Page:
Gillie Potter was one of the world’s leading special effects animators and became known as the man who could ‘do the impossible’. His revolutionary work in British commercials advanced the use of special effects in television advertising. He elevated the boring ‘pack shot’ to an art form and invented the device of having live action sequences taking place on a moving product pack.
His commercial work started in the mid 1950s. This work earned him more than 40 international awards, including a Golden Lion at the Cannes Advertising Film Festival and was involved in the production of more than 2,000 ads, including classic commercials for Rolo, Vicks Vapour Rub, Quaker Oats, Nesquick and Shredded Wheat. His special effects work can also be seen in feature films ‘The Last Emperor’, ‘Superman: The Movie’ and ‘Jurassic Park’.
Gillie Potter was a living legend, still working because he loved it, right up until his death in 2004 at the age of 80. He was the magician of advertisements during the early years of commercial television. In those days, trick film work was a novelty and, at the morning coffee breaks across the land, last night’s TV ads would be a hot topic of discussion …. ‘just how did they do that?‘. Indeed, when we look at some of his early show-reels today it is difficult to see exactly how he did it – in fact, they often look digital when digital technology was at least 20 years in the future.
The predominant brief at that time for commercials was that they should contain something which was very different from anything that had ever been seen before. Once this challenge had been faced and some sort of presentation devised, the vital next step was to select the most appropriate method to achieve it. This usually turned out to be the simplest way of doing it and that, in turn, often proved to be the cheapest – or at least the most cost-effective. The budgets for special effects commercials in those early days were actually quite small compared with those of live action shoots.
Usually, the main sections of special effects shoots were made ‘in camera’ – sometimes using multiple exposure but more often shooting a free-standing optical illusion that Gillie’s small team had created. The final work might be embellished by optical composites but in-camera methods kept overall control in the hands of the production company. This was often the cheapest and usually the quickest method. They had the further, very positive, advantage of keeping down the number of generations, as film stock was more primitive in those days and generation-free digital copying was not yet even a dream.
Gillie had invented a particular device – the groundbreaking technique of putting a moving picture onto a moving pack. He always tried to obey one very important rule – keeping the product identity – which most often means the product pack itself right there in the shot. How many commercials we see today leave no lasting impression of what they were about! Gillie’s ingenious idea was to build on this important principle by showing a movie of the product being used on the surfaces of a moving (usually rotating) pack of that very product. This seems easy now, particularly with all the digital systems available but at that time, it was something that had never been seen before in a television commercial. Camera people guessed that he must have used a rotating projector but they were puzzled as to why it didn’t appear in the shot at some point. The crucial item here was a small mirror, which enabled the rotating projector to be positioned below the field of view of the camera.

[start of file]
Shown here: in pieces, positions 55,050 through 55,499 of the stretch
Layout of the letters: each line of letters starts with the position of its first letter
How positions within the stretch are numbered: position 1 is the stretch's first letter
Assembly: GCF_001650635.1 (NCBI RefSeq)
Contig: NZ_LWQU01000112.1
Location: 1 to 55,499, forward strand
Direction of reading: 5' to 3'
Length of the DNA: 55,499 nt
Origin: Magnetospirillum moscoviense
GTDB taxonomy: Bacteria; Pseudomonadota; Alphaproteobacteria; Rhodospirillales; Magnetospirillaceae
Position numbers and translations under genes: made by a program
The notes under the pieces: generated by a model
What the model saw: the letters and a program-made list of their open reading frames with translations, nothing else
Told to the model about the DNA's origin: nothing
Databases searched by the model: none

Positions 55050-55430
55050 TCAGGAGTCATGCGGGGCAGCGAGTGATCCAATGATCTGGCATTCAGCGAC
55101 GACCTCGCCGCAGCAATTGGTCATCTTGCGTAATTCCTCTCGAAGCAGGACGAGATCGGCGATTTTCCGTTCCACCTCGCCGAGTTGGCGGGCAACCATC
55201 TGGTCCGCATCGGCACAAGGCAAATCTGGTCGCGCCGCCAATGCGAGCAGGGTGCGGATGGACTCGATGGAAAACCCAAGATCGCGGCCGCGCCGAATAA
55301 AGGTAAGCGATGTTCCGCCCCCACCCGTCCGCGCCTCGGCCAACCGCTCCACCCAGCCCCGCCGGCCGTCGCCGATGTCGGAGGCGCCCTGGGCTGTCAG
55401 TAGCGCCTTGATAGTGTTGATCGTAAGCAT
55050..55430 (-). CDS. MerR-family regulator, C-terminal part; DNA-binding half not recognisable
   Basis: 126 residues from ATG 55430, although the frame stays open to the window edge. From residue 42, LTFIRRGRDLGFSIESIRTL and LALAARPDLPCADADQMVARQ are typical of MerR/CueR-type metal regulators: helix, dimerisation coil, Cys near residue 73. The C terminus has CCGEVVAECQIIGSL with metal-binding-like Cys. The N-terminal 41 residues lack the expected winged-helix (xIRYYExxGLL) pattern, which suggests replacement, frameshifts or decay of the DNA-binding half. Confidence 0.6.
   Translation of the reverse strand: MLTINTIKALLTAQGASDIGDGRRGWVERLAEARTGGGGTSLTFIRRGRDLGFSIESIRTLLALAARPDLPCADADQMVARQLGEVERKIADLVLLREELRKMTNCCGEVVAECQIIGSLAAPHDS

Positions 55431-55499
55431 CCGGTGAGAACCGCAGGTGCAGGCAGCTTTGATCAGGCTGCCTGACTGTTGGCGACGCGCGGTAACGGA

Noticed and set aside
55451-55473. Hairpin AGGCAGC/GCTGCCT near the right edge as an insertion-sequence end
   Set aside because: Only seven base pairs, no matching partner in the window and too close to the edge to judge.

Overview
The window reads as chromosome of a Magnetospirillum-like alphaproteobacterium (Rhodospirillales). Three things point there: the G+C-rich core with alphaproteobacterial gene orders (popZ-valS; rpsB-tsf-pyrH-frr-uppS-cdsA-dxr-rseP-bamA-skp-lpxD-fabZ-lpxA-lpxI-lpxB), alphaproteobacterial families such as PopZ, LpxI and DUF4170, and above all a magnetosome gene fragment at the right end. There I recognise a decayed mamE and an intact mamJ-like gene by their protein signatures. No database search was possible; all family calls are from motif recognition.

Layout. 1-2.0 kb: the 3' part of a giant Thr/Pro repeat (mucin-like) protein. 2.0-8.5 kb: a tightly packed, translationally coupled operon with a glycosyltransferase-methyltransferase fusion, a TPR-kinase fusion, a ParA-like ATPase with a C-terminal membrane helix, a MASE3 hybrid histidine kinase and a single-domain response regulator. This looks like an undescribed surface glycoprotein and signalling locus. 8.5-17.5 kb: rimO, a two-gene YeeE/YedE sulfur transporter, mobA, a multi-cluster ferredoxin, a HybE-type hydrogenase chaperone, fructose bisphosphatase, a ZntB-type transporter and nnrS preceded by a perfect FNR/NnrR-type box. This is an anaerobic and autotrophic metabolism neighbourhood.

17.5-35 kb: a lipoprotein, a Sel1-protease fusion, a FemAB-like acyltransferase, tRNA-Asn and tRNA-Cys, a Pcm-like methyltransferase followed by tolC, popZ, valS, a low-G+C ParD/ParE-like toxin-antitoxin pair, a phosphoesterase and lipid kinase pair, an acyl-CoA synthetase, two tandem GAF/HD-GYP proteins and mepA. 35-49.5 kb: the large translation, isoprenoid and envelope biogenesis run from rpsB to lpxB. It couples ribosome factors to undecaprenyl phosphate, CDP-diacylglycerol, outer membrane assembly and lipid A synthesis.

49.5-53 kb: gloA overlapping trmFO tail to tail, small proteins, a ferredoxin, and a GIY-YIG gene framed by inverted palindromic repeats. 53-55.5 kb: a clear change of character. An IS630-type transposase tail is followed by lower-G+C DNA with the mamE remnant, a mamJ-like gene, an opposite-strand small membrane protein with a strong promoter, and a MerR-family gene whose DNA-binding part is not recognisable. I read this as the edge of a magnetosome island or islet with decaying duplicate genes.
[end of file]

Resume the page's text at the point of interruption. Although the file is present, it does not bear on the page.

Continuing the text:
A cigarette advert which had cigarettes, packets and disembodied titles built up into an increasingly impossible pyramid before the whole structure collapsed, with the cigarettes all landing neatly in their packets. Few viewers ever guessed that the sequence was shot by laying the packet and the cigarettes on a glass table and shooting upwards, from below. The text pieces were to be stop-motion animated onto the film afterwards, so it was vital that the artist’s hand should maintain the correct separation throughout the main shoot. Particularly delightful is a move in which the text of the word ‘tipped’ goes off balance and the letters are meticulously animated to take up a sloping format and then corrected, when the hand goes in to make the line level again.
This might well have been the very first use of video assist in a commercial shoot, as the cameraman and the director were able to co-ordinate the whole procedure with an improvised form of closed circuit television from a video camera strapped alongside the 35mm film camera.
This article is published with the kind permission of the Potter family. There is a DVD of this interview, which outlines Gillie’s techniques in detail, particularly useful to course leaders and students who would like to experiment with their own in-camera effects. For more information on purchasing the DVD Network Nine News email@example.com